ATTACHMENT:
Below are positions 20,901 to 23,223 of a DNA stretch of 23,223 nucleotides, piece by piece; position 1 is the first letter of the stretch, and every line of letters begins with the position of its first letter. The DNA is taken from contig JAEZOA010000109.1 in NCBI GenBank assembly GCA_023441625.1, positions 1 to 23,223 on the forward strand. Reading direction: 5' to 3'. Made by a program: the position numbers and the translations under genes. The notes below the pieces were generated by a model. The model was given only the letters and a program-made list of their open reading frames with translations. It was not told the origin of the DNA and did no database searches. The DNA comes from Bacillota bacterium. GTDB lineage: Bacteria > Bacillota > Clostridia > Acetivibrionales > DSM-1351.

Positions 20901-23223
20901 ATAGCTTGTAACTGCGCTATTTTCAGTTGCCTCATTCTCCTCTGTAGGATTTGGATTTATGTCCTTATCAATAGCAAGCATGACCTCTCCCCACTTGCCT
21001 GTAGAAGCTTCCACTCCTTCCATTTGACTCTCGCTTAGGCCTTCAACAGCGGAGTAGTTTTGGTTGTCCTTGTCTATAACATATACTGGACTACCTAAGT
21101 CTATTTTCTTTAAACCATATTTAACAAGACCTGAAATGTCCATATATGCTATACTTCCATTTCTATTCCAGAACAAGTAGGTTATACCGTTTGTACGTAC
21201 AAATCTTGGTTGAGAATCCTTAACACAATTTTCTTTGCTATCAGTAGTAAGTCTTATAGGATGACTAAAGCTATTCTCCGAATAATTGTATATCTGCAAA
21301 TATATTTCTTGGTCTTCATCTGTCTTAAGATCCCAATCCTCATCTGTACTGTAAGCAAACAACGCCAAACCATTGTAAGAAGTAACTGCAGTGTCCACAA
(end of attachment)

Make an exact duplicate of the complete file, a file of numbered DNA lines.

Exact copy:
Below are positions 20,901 to 23,223 of a DNA stretch of 23,223 nucleotides, piece by piece; position 1 is the first letter of the stretch, and every line of letters begins with the position of its first letter. The DNA is taken from contig JAEZOA010000109.1 in NCBI GenBank assembly GCA_023441625.1, positions 1 to 23,223 on the forward strand. Reading direction: 5' to 3'. Made by a program: the position numbers and the translations under genes. The notes below the pieces were generated by a model. The model was given only the letters and a program-made list of their open reading frames with translations. It was not told the origin of the DNA and did no database searches. The DNA comes from Bacillota bacterium. GTDB lineage: Bacteria > Bacillota > Clostridia > Acetivibrionales > DSM-1351.

Positions 20901-23223
20901 ATAGCTTGTAACTGCGCTATTTTCAGTTGCCTCATTCTCCTCTGTAGGATTTGGATTTATGTCCTTATCAATAGCAAGCATGACCTCTCCCCACTTGCCT
21001 GTAGAAGCTTCCACTCCTTCCATTTGACTCTCGCTTAGGCCTTCAACAGCGGAGTAGTTTTGGTTGTCCTTGTCTATAACATATACTGGACTACCTAAGT
21101 CTATTTTCTTTAAACCATATTTAACAAGACCTGAAATGTCCATATATGCTATACTTCCATTTCTATTCCAGAACAAGTAGGTTATACCGTTTGTACGTAC
21201 AAATCTTGGTTGAGAATCCTTAACACAATTTTCTTTGCTATCAGTAGTAAGTCTTATAGGATGACTAAAGCTATTCTCCGAATAATTGTATATCTGCAAA
21301 TATATTTCTTGGTCTTCATCTGTCTTAAGATCCCAATCCTCATCTGTACTGTAAGCAAACAACGCCAAACCATTGTAAGAAGTAACTGCAGTGTCCACAA